At its core, the idea is to have e-commerce websites use a
certificate authority that is tied to the PCI Industry, and for
the browser to somehow indicate this (e.g., with a ($)
icon, similar to the lock icon).
--DV Certificate: Validates your domain. Provides protection
against man-in-the-middle attacks, but does nothing to
protect against malicious endpoints..
--OV Certificate: A big fat lie. Same as DV.
--EV Certificate: DV and validates the company name of the
--PCI Banner: PCI Assessors often offer "Credit Card Safe"
badges. However, scammers can trivially fake such badges.
Browser indicators in the address bar are harder to fake
(though not quite impossible).
Proposed Approach: PCI/DV or PCI/EV Certificate: Validates that you are PCI
--1. Won't this increase barrier to entry?
Mom and Pop shops have 3 choices:
A) Don't bother. Maybe the lock icon will be enough.
B) Use an interstitial payment gateway.
C) Their payment processor can validate their site for e-
--2. Won't it be a huge mess to force companies to comply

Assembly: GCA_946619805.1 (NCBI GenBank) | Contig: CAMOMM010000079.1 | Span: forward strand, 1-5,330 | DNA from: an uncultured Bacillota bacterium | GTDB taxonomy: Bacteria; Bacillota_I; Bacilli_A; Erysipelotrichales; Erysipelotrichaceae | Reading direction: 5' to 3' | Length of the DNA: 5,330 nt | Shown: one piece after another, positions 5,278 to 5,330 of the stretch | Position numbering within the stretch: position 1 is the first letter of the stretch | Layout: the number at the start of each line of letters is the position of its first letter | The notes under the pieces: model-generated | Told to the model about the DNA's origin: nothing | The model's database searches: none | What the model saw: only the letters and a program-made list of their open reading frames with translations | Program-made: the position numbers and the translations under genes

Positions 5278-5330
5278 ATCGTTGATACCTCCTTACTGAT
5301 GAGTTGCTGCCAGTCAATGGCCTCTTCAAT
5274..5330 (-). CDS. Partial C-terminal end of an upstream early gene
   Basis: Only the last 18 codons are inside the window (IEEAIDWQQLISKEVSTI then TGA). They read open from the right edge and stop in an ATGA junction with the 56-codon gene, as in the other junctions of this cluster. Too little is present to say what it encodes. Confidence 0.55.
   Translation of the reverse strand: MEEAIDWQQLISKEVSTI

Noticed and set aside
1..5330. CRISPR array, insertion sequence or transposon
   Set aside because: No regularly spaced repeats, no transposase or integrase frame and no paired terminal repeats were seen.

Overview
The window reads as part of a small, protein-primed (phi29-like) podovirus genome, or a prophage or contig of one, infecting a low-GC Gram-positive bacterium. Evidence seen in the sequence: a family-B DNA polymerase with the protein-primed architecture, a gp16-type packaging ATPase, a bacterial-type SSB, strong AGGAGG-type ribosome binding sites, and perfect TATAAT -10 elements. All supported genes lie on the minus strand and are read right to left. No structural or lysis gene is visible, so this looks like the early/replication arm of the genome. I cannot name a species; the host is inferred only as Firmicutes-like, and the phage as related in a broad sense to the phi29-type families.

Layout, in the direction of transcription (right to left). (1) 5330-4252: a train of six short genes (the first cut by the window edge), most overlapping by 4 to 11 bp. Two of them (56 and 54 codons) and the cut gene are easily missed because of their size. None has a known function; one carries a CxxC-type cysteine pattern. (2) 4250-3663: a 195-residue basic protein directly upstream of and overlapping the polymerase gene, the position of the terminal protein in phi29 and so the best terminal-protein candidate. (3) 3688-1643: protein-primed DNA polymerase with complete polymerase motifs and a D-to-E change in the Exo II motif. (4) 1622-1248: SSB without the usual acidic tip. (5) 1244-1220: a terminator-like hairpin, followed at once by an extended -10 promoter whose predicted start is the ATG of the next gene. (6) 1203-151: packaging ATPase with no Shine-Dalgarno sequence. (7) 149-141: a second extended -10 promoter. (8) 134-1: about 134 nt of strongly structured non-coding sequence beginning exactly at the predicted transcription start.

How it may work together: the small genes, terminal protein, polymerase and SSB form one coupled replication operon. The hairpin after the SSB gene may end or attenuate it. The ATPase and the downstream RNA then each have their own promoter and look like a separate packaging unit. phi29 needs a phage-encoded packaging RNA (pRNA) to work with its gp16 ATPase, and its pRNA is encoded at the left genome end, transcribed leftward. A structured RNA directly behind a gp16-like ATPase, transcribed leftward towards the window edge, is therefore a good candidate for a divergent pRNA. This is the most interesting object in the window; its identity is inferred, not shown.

with requirements from both PCI-DSS and the CA/Browser
Yes. This can be simplified by having PCI validated
processors countersign the certificate, possibly as an extra
property attached to standard certificates. This signing
hash could be provided to standard authorities, who would
bolt it onto certificates that they generated.
--3. Why should sites be forced to use PCI-DSS signing?
PCI-DSS is already enforced by contract with credit card
processors. The only extra work this adds is that
processors will need to validate payment sites (or those
sites can be seen, deservedly, as being less trustworthy).
--4. This proposal is very US-centric.